Within 13 months, she completed an office technology program at Western Dakota Vo-Tech.


Scotty Philip Memorial Wagon Train celebration on track for July 16

Members of Philip's Scotty Philip Memorial Celebration committee met with the organizers of the wagon train part of the event on the Fort Pierre end, Thursday, January 27.

A broad range of topics were discussed and some decisions were finalized. In attendance from Philip were Doug West, Chip Kemnitz, Ron Larson, Mary Burnett and Glenn Parsons.

"It was a very productive meeting," said Parsons. "Everyone is pulling for the same goals and will have a great working relationship.


Philip's Lasting Legacy ready for update

Since 1989, originally created for the South Dakota centennial, the memorial at the north end of Center Avenue in Philip displays the names of individuals and families who have contributed and are contributing to this area's legacy.

The Lasting Legacy was created through the initiative of the Philip Chamber of Commerce. According to the initial policy statement, the structure is a "memorial to the pioneers, past, present and future, who have contributed, are contributing and are likely to contribute to the quality of life in this area.


January 27th

Scotties top New Underwood 50-39

On their home turf, the New Underwood Tigers took a beating from the Philip Scotties, Thursday, January 20.

Philip 7 14 12 17 = 50

N.Under. 9 10 6 14 = 39

The Scotties gave up the first quarter by a basket, though come halftime they held a six-point advantage. Doubling their opponent's third quarter score, the Philip team commanded a safe lead. The fourth quarter was the highest scoring one of the game by both teams, but still went to the Scotties.


Philip Scotties lose by one basket to Bennett County Warriors, 56-58

Taking one for the team ... Scottie Jordan Hauk takes one for the team on this rebound late in the fourth quarter of the Philip/Bennett County game Saturday, January 22. The other Scottie is Gunner Hook. Photo by Nancy Haigh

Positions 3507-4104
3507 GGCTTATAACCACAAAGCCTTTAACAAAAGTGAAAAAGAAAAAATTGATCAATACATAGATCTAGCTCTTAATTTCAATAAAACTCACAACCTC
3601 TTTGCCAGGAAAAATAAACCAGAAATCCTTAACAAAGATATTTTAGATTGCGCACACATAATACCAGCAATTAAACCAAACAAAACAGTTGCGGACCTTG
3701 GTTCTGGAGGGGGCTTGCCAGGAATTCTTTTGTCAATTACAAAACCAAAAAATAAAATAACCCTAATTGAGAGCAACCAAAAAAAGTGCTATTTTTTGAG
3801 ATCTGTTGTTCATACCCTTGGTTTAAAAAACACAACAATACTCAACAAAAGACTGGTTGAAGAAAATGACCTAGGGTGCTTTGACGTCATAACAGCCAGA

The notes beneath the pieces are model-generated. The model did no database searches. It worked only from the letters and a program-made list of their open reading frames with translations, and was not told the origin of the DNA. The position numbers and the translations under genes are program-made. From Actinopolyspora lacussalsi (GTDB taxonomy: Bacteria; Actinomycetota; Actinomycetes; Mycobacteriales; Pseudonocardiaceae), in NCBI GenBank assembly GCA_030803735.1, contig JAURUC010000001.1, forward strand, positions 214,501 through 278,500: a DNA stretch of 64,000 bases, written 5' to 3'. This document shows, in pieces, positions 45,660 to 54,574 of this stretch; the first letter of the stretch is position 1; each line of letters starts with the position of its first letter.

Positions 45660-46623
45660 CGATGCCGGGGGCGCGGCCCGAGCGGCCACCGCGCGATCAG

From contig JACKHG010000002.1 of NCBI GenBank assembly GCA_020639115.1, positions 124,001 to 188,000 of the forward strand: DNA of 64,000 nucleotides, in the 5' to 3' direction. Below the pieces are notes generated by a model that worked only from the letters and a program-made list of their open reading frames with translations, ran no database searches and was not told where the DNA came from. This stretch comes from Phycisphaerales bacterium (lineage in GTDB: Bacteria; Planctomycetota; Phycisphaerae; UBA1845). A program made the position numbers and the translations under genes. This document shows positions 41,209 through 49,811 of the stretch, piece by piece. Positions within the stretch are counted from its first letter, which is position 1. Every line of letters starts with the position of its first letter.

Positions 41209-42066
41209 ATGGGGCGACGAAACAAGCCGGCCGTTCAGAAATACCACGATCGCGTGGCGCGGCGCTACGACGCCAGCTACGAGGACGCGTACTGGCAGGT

The Philip Scottie boys' basketball team hosted the Bennett County Warriors, Saturday, January 22.

The class "B" Scotties kept the first quarter balanced with their class "A" opponents. Then Philip played a roller coaster game, diving down to just a four point second quarter and rocketing back up to a 24-point final quarter.

With about two minutes remaining in play, the Scotties had closed their once substantial deficit to a 52-55 score. With less than half a minute before the buzzer, they put a tie of 55-55 on the scoreboard.


Scottie boys roughed up by White River Tigers, 52-79

The Scottie boys' basketball team were the guests of the White River Tigers, Tuesday, January 18.

Philip could not keep up with their opponents' offense, which sailed ahead with a game total of 15, three-point buckets. Both teams showed an increasing effort through the first three quarters, though the Tigers overshadowed the Scotties.

The Tigers, though holding a comfortable lead, racked up 21 fouls and had one player foul out. Not until the final quarter did Philip make any head way, but nowhere near enough.